CBP continues to consider combining Importer Self-Assessment (ISA) with C-TPAT, U.S. Customs and Border Protection Acting Commissioner David Aguilar said during a House May 17 hearing on Customs issues . He also said critical fixes to already deployed ACE capabilities are among the major goals for CBP in the coming year. E-Manifest: Rail and Sea (M1), simplified entry, and the integration of export capability are also top priorities, he said in response to questions following his written testimony.
Each effort includes a set of metrics to measure successes of ACE, said Aguilar. For instance, entry summary filers, number of entry files, post-summary corrections, validation activities under ACE are all being counted, he said. ACE will eventually give CBP the ability to segment risk, putting into different categories goods that CBP knows less about, he said. More has been done on ACE in the last two years than had been done in the prior five years, he said.
Aguilar said CBP is moving well toward aligning government agency interests in dealing with goods coming into the U.S. Some 60 percent of holds of goods coming into the country come from agencies other then CBP and, in those cases, CBP must spend large amounts of time gathering the information, he said. The International Trade Data System (ITDS) will help deal with those problems, he said. Aguilar also said CBP is now capable of sharing information with rights holder to show that stopped goods are valid or violative products, which will improve the agency’s ability to recognize illegal goods.
CBP is continuing to look at combining the Importer Self-Assessment (ISA) program with the Customs-Trade Partnership Against Terrorism (C-TPAT) program, said Aguilar. The combination would reduce inspections and the number of audits, and CBP is working with industry to identify other incentives for participation, he said.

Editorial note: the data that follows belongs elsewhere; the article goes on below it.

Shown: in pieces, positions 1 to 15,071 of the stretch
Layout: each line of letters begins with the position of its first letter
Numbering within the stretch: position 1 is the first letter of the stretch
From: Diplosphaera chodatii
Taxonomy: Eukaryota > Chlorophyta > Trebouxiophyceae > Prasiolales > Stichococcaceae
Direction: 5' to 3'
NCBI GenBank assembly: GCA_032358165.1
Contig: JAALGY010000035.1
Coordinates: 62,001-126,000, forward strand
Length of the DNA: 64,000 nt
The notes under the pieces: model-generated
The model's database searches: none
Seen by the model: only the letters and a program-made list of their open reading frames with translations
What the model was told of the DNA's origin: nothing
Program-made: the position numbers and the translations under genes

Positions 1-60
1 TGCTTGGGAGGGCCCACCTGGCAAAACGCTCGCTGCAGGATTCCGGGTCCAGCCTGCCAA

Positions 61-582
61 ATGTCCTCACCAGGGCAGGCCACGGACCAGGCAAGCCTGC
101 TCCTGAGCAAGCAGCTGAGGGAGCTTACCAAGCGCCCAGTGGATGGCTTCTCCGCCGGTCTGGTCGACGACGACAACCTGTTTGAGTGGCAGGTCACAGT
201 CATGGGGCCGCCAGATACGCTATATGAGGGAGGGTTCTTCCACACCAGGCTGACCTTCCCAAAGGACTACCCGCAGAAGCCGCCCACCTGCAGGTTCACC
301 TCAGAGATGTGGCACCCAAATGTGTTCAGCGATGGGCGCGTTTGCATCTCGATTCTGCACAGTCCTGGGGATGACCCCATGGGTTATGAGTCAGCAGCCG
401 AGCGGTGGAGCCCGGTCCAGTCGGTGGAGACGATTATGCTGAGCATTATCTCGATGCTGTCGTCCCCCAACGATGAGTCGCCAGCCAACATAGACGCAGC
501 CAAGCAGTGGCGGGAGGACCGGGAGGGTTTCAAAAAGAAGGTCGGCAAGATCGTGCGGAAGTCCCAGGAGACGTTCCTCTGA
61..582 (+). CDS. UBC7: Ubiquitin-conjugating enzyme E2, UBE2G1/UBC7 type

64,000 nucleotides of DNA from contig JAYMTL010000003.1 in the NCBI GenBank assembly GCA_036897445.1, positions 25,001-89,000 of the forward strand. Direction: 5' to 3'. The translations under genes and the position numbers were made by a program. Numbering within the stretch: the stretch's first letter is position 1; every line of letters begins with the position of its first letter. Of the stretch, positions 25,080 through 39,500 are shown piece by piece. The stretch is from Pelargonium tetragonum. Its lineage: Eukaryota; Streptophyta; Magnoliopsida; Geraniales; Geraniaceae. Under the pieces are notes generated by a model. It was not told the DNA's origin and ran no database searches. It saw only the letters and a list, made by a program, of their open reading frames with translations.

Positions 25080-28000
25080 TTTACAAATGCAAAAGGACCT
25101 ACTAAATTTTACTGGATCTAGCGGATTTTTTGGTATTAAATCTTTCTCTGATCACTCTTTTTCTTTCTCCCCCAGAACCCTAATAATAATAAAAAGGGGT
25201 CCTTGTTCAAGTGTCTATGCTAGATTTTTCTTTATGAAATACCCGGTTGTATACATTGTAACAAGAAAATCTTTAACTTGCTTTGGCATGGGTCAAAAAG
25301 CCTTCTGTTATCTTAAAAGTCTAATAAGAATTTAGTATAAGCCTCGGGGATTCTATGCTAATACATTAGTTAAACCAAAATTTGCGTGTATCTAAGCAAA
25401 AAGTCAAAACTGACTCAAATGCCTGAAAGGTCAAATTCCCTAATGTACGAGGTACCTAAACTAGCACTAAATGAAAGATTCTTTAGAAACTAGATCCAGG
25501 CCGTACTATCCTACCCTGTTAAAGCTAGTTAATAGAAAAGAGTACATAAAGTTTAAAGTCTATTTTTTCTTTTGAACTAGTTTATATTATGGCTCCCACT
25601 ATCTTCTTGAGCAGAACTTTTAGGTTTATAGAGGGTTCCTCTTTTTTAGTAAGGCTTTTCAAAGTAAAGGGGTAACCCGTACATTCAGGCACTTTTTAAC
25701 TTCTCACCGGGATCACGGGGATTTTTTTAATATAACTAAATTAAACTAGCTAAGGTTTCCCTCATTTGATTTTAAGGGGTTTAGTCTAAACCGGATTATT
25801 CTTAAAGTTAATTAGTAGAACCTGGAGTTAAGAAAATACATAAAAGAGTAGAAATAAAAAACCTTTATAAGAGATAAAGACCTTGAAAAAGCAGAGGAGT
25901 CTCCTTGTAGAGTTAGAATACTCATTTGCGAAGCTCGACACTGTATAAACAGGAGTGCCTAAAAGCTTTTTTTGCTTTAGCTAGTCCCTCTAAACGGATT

Raising the de minimis value of goods that can be brought into the U.S. duty free above $200 would not significantly lessen the work done by CBP, said Aguilar. Assessments done by CBP have shown there would be a minimal effect on operations from raising this 19 USC 1321 amount because most of the work is done virtually and electronically, he said. However, CBP is formulating an interim final rule on informal entry, to increase the maximum value from $2,000 to $2,500, Aguilar said. The interim rule is expected within 60-90 days. In addition, Rep. Aaron Schock, (R-Ill.) said he’s working on a legislative fix toward increasing the amount, at the request of the business community.
Aguilar also said the “Beyond the Border” action plan is moving forward in a very positive manner. Some are more difficult, including interagency alignment, both on the U.S. and on the Canada side, he said. Both countries are still moving assertively forward, said Aguilar. Another challenging item is pre-clearance on each others’ operations, he said.
The goal for ITDS and ACE is to make seamless for users, though, when patching together 47 different government agencies, there are a lot of seams, said Timothy Skud Deputy Assistant Secretary for Tax, Trade and Tariff Policy at the U.S. Department of the Treasury. Recently there’s been a push to focus on thing “on the basics” in designing ITDS, he said.
(See ITT’s 12051732 and 12051624 for summaries of House Trade Subcommittee Brady’s hearing statements and NCBFAA President’s written testimony, respectively. See ITT 12030723 for summary of CBP’s view that its Centers of Excellence and Expertise (CEEs) are virtual ports, and they would focus on ISA partners.)